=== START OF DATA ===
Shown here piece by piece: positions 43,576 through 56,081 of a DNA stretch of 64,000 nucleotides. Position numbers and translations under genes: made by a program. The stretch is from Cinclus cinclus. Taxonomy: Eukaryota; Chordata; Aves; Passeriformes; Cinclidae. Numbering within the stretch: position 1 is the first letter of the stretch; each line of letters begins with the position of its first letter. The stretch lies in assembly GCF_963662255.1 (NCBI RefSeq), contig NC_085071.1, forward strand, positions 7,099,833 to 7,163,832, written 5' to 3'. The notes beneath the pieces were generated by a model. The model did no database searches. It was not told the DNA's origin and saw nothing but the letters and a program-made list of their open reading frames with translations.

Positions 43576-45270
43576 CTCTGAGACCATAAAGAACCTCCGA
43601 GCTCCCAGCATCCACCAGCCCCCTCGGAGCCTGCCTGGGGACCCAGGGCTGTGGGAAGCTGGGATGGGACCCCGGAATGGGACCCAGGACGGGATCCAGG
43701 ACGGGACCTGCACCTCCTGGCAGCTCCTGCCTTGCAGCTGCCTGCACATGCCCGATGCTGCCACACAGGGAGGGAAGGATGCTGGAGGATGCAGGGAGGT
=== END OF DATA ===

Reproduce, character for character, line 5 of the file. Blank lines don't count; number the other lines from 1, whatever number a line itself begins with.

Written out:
43701 ACGGGACCTGCACCTCCTGGCAGCTCCTGCCTTGCAGCTGCCTGCACATGCCCGATGCTGCCACACAGGGAGGGAAGGATGCTGGAGGATGCAGGGAGGT